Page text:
By Ashley Ramsey
Arguably, William Shakespeare’s most famous play, Romeo and Juliet, has been told countless times and in countless different ways. From the song and dance of West Side Story to the visually stunning film version by Baz Lurhman, the tale of the two doomed star-crossed lovers has found its way into popular culture in many different forms. Utah Shakespeare Festival’s production of Romeo and Juliet will give you a new perspective to a classic tale of woe.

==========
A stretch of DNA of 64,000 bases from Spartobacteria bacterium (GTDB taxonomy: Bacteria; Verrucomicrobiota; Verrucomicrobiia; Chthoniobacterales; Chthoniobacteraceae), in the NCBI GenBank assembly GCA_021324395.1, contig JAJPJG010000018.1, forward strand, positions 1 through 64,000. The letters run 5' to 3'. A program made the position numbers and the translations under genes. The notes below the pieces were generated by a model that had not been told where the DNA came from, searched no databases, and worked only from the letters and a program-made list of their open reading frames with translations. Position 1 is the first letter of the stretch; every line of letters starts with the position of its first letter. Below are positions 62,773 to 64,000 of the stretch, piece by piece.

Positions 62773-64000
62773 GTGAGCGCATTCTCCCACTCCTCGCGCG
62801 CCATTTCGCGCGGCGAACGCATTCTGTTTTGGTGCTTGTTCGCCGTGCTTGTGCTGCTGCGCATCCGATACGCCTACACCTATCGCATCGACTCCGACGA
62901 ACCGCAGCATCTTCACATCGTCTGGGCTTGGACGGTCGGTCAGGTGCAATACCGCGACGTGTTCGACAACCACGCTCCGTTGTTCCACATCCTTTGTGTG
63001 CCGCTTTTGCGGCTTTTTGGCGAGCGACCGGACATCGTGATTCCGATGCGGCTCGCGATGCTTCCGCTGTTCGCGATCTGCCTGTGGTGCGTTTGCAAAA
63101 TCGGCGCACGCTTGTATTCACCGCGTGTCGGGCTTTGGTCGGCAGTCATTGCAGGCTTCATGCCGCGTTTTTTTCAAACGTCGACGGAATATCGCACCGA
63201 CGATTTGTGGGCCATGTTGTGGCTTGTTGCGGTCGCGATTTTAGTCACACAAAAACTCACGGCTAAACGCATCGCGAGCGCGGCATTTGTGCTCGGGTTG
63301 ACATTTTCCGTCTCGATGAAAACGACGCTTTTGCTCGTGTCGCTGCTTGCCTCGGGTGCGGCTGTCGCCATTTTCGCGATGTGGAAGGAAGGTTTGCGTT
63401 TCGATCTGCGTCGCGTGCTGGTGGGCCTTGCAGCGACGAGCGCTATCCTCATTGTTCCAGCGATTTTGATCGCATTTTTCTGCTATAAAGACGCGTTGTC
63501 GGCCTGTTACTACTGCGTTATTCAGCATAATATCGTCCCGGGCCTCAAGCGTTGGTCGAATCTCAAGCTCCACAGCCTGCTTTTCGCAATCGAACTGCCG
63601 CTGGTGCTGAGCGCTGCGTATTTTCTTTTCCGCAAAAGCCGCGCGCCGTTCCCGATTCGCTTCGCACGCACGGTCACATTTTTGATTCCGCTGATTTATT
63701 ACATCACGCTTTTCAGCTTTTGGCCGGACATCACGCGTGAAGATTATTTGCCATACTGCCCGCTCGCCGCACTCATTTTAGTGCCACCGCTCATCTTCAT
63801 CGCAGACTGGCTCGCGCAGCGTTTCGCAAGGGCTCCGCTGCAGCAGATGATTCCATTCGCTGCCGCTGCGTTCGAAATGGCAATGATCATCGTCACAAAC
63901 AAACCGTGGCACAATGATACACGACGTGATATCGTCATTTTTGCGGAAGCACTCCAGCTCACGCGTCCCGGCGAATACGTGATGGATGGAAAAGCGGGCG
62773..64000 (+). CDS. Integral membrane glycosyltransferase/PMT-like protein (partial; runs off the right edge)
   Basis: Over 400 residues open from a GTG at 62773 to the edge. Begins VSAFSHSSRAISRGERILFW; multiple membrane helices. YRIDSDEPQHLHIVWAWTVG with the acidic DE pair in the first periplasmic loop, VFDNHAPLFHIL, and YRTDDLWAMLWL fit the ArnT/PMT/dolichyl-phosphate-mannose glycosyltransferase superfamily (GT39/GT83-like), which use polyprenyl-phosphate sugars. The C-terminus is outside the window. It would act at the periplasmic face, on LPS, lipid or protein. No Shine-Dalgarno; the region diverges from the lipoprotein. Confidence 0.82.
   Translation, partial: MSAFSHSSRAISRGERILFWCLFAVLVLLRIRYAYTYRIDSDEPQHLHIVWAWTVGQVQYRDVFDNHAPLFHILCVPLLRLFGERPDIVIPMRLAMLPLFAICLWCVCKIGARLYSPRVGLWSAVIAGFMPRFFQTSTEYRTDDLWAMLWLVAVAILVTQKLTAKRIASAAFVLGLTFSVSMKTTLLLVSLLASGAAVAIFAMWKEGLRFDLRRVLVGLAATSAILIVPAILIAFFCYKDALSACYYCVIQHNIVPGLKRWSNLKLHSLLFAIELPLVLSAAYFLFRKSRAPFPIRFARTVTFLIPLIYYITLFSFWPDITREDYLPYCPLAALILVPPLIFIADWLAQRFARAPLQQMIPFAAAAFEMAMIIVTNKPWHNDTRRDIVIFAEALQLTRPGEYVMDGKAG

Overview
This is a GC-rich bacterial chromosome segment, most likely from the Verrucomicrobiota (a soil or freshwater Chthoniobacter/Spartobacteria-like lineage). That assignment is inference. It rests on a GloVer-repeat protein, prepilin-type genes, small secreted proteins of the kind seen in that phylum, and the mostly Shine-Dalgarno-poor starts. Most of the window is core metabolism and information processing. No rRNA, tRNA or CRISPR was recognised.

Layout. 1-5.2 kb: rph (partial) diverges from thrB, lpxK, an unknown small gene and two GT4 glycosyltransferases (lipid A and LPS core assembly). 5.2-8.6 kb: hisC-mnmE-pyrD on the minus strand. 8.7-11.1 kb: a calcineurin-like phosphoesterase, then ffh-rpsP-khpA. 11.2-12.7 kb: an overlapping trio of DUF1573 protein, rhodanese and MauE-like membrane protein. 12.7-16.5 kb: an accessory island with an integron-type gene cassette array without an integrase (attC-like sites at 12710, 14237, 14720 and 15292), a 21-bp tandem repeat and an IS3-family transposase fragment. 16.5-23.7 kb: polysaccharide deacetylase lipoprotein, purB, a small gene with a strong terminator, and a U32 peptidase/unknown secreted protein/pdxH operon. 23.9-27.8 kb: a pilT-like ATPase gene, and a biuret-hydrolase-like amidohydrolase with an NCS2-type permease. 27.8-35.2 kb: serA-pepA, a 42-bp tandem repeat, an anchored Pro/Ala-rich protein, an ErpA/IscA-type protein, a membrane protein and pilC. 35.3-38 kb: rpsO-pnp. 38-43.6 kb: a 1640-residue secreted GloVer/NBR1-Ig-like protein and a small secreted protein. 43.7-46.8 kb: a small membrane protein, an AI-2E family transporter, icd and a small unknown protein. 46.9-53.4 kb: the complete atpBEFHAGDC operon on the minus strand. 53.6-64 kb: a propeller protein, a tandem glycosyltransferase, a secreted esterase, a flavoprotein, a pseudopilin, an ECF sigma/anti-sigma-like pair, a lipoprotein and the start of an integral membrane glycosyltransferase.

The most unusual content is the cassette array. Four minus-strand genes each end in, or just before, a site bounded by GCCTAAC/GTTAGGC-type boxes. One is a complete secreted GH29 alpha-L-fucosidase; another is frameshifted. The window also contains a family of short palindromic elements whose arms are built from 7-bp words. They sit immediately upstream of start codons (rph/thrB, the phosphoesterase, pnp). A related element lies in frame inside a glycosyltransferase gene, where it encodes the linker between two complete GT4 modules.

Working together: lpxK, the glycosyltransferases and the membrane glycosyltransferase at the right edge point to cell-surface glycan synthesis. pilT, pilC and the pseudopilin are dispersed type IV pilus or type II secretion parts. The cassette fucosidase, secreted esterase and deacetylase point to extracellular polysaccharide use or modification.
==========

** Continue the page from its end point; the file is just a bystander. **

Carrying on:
Set in Verona, our story begins as the household servants of the Montague’s and Capulet’s discuss their roles in the ancient feud. As the servants exchange insults back and forth, a fight breaks out in the marketplace, which grows to include the heads of each household in the chaos. Escalus, the prince of Verona (Taylor Harris) having had enough of the feud decrees that the next member of either household to start a fight will be put to death. Lady Montague (Susanna Florence) bemoans the events of the day and is grateful that their son Romeo was not there to be amongst the fight. Romeo (Shane Kenyon) had resigned himself to a life of loneliness and depression due to his unrequited love by his heart’s desire, Rosaline. Romeo’s friend, Mercutio (Jeb Burris) suggests the two young, virile lads attend the party where they know Rosaline will be, even if that party is hosted by the family of their enemy, the Capulets. As Romeo and his friends arrive at the party, Rosaline is quickly forgotten as Romeo is smitten with Juliet (Betsey Mugavero.) As the party ends, both Romeo and Juliet devise a plan to be married in secret the next day. Shortly after the wedding, Tybalt (Quinn Mattfeld), cousin to the Capulets, seeks out Romeo for disgracing his family’s house by attending their party. Romeo, in an attempt to calm the anger of his soon-to-be new family member, unintentionally causes Tybalt and Mercutio to duel. As Mercutio is slain by Tybalt and Tybalt slain in revenge by Romeo, the two newlyweds now must navigate the difficult roads of banishment, promises of marriage, and loyalty to family while trying to save their love.